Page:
Decoding Gerbil Behavior

What to know when keeping gerbils as pets

Gerbil yawning
Kerrick / Getty Images

Gerbils make nice pets and are fascinating to watch. But what does their interesting behavior mean?

Interactions With Other Gerbils

Gerbils are very social animals, and it is not a good idea to keep them singly. Pair-bonded or family units of gerbils are usually quite affectionate with each other. They will play, chasing each other around, wrestling and boxing. They will also groom one another, sleep in piles, and cuddle together. Your pet gerbils will be much happier if kept at least in pairs (same-sex unless you plan to breed, which requires a lot more care).

However, some gerbils will fight—although this can sometimes be difficult to distinguish from the play wrestling or boxing commonly exhibited. Often, one animal will appear distressed and loud high-pitched squeaks may be heard, and the activity is more intense and violent than play. Gerbils who have fought severely may never be able to live together in harmony. Not unlike people, some gerbils just cannot seem to get along. This is true even for families. Young gerbils in the wild are sent off to find their territories, so family groups may begin fighting as the babies mature. If so, they need to be separated.

If you have a single gerbil, or if one of a pair dies, it can be very difficult to introduce a new gerbil, especially mature (i.e. older than eight weeks) gerbils. It is best to keep a group of similarly aged gerbils that are raised together from a young age, but if you need to introduce older gerbils, then there is a certain way to do it. Often, if you have a gerbil older than 10 weeks, it is easiest to introduce a youngster (less than 10 weeks), although older gerbils can sometimes be successfully introduced. However, sometimes certain gerbils just don't get along, so if gerbils persist in fighting it may be necessary to just keep them separated.


This is something gerbils do when they are excited or stressed, as a warning to other gerbils. The thumping is produced by pounding both hind legs on the ground. Often, if one gerbil is startled and begins thumping (described as a quick "da-dum, da-dum" sound), others in the enclosure or room will also begin thumping. It varies in loudness and tempo, depending on the urgency or meaning, but can be quite loud considering the small creature that produces the sound. The infectious nature of the thumping means that if some activity in the home produces a rhythmic thumping or clicking type noise, the gerbils may join in.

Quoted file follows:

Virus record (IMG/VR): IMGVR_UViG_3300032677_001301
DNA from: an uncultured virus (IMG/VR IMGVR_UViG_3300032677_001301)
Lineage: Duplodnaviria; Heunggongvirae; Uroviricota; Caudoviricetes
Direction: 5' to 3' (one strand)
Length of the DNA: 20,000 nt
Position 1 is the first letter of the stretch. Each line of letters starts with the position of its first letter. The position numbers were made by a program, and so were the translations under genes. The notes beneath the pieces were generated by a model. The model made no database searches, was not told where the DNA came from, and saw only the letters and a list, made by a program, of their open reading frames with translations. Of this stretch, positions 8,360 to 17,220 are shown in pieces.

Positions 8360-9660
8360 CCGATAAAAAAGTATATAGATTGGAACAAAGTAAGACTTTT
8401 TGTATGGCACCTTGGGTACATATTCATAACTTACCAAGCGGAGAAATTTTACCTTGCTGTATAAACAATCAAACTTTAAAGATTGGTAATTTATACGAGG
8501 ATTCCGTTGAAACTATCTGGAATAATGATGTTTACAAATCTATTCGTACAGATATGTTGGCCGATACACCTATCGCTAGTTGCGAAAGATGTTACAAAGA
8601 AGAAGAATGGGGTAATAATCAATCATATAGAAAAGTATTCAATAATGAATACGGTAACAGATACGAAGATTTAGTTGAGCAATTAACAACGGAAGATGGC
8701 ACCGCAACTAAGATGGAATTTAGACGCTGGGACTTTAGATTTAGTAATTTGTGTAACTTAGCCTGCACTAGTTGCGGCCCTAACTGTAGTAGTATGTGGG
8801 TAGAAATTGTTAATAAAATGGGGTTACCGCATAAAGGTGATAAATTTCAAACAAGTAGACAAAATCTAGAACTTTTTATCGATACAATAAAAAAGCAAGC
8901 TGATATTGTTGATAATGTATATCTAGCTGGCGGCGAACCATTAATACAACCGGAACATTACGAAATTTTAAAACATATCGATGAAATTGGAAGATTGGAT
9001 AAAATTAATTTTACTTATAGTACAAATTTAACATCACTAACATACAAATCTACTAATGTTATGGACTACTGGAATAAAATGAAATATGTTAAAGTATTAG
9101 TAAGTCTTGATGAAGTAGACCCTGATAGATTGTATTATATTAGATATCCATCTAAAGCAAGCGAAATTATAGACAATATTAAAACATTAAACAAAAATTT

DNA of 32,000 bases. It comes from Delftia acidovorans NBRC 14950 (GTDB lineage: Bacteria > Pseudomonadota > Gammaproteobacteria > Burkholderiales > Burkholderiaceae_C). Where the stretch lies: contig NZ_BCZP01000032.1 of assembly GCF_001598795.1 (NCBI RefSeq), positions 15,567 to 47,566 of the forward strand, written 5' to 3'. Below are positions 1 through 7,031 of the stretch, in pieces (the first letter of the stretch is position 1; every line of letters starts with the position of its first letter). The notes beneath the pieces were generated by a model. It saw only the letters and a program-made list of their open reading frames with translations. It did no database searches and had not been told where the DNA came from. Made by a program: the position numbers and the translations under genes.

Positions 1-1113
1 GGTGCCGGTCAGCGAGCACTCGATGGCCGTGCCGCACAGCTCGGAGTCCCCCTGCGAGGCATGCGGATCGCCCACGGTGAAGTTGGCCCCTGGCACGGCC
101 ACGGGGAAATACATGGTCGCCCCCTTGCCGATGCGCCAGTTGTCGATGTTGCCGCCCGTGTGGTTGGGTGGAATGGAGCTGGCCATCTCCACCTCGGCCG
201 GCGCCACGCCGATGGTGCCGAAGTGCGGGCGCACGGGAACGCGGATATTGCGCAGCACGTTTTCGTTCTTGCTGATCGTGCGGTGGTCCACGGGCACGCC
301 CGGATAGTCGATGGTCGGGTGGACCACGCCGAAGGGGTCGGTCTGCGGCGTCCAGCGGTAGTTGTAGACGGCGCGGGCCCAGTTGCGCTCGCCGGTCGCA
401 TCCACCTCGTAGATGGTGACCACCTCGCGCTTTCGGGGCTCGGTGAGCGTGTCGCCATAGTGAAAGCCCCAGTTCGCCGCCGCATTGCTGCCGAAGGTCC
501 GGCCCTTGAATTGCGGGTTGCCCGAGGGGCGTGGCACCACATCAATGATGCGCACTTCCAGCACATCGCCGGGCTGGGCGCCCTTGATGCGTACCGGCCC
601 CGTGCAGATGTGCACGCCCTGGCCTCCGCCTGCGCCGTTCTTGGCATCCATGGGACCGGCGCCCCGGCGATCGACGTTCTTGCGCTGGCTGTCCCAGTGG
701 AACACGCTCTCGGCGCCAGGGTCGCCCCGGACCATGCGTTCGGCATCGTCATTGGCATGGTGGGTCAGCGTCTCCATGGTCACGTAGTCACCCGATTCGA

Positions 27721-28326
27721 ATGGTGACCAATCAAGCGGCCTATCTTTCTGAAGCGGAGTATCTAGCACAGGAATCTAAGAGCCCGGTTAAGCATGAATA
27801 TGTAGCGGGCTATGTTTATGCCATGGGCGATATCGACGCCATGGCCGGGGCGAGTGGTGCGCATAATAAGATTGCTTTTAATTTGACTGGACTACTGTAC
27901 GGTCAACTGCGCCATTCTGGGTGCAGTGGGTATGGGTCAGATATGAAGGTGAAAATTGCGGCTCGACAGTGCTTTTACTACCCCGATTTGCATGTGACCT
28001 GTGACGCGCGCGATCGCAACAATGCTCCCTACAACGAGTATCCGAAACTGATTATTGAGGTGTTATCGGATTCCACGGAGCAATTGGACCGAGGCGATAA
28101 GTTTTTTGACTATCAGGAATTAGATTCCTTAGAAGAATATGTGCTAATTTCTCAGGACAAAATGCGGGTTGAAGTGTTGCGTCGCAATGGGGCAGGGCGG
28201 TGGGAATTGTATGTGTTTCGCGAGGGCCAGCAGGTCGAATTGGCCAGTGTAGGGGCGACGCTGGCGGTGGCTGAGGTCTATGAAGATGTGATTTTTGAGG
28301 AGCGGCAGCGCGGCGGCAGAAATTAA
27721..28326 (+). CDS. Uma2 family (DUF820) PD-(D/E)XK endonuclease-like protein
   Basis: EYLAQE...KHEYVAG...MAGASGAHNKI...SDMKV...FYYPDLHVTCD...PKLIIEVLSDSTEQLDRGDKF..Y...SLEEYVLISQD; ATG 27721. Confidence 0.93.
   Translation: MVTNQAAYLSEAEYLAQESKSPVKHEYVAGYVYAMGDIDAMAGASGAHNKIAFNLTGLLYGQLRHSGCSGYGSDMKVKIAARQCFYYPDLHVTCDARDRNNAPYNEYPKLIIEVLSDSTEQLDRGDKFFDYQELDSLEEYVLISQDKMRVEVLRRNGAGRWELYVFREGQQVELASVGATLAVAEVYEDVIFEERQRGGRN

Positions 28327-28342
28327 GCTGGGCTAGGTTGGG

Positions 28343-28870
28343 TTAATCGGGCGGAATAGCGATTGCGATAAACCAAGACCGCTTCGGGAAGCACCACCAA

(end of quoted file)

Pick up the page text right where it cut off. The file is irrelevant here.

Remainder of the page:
Young gerbils may do quite a bit of thumping, but often it seems that it is just a learning activity rather than a danger warning. Thumping is also an important part of the mating ritual.


Gerbils will often groom themselves, including one another. As well as the benefits to their coats, this is an important part of their social interaction. They also appreciate being offered sand for taking a dust bath (they will roll and play in the sand, which helps clean their fur).


Gerbils make a high-pitched squeak—but mainly as youngsters. Adults usually vocalize only when playing, excited or stressed.


Gerbils, like most other rodents, are avid chewers and will chew their way through cage furnishings somewhat regularly. It is important to provide appropriate chewing toys, such as wood blocks and branches, to allow the gerbils to indulge this natural activity.


In the wild, gerbils live in a complex system of tunnels and burrows, so it is nice to allow the gerbils enough room to burrow in their enclosure. A deep layer of wood shavings combined with hay will provide some room for burrowing.

Scent Marking

Gerbils have a scent gland on their abdomen, and this is used to mark items in their territory. Gerbils that rub their stomachs on their cage furnishings are simply marking their territory.

Article Sources
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  1. Owning a Pet Gerbil. VCA Hospitals.

  2. Providing A Home For A Gerbil. Merck Veterinary Manual.